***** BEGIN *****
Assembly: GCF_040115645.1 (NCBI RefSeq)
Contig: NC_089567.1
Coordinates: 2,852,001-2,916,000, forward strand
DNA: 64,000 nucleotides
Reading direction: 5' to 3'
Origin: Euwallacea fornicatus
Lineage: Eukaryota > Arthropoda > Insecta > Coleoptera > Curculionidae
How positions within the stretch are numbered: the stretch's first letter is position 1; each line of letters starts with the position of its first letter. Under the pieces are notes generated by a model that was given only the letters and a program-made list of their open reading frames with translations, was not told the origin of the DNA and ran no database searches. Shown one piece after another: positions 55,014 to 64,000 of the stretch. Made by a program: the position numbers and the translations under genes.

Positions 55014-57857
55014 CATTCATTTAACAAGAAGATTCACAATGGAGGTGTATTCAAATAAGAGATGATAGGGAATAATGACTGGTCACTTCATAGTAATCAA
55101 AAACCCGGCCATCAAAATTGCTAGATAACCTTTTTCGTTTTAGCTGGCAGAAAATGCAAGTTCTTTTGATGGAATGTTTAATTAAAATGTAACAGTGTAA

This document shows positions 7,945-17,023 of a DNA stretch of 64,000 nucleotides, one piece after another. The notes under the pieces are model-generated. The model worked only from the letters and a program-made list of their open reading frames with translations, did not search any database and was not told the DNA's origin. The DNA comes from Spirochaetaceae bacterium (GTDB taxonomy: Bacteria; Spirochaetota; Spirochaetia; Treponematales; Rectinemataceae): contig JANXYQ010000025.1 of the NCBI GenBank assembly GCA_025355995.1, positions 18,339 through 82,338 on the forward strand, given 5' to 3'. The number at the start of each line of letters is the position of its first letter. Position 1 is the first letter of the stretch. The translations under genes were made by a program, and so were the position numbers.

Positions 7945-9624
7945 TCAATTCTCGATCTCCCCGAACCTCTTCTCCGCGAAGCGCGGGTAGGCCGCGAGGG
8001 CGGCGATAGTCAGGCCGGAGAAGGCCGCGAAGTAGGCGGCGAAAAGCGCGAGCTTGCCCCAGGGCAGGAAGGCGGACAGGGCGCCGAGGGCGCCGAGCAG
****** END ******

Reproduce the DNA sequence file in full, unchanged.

Assembly: GCF_040115645.1 (NCBI RefSeq)
Contig: NC_089567.1
Coordinates: 2,852,001-2,916,000, forward strand
DNA: 64,000 nucleotides
Reading direction: 5' to 3'
Origin: Euwallacea fornicatus
Lineage: Eukaryota > Arthropoda > Insecta > Coleoptera > Curculionidae
How positions within the stretch are numbered: the stretch's first letter is position 1; each line of letters starts with the position of its first letter. Under the pieces are notes generated by a model that was given only the letters and a program-made list of their open reading frames with translations, was not told the origin of the DNA and ran no database searches. Shown one piece after another: positions 55,014 to 64,000 of the stretch. Made by a program: the position numbers and the translations under genes.

Positions 55014-57857
55014 CATTCATTTAACAAGAAGATTCACAATGGAGGTGTATTCAAATAAGAGATGATAGGGAATAATGACTGGTCACTTCATAGTAATCAA
55101 AAACCCGGCCATCAAAATTGCTAGATAACCTTTTTCGTTTTAGCTGGCAGAAAATGCAAGTTCTTTTGATGGAATGTTTAATTAAAATGTAACAGTGTAA

This document shows positions 7,945-17,023 of a DNA stretch of 64,000 nucleotides, one piece after another. The notes under the pieces are model-generated. The model worked only from the letters and a program-made list of their open reading frames with translations, did not search any database and was not told the DNA's origin. The DNA comes from Spirochaetaceae bacterium (GTDB taxonomy: Bacteria; Spirochaetota; Spirochaetia; Treponematales; Rectinemataceae): contig JANXYQ010000025.1 of the NCBI GenBank assembly GCA_025355995.1, positions 18,339 through 82,338 on the forward strand, given 5' to 3'. The number at the start of each line of letters is the position of its first letter. Position 1 is the first letter of the stretch. The translations under genes were made by a program, and so were the position numbers.

Positions 7945-9624
7945 TCAATTCTCGATCTCCCCGAACCTCTTCTCCGCGAAGCGCGGGTAGGCCGCGAGGG
8001 CGGCGATAGTCAGGCCGGAGAAGGCCGCGAAGTAGGCGGCGAAAAGCGCGAGCTTGCCCCAGGGCAGGAAGGCGGACAGGGCGCCGAGGGCGCCGAGCAG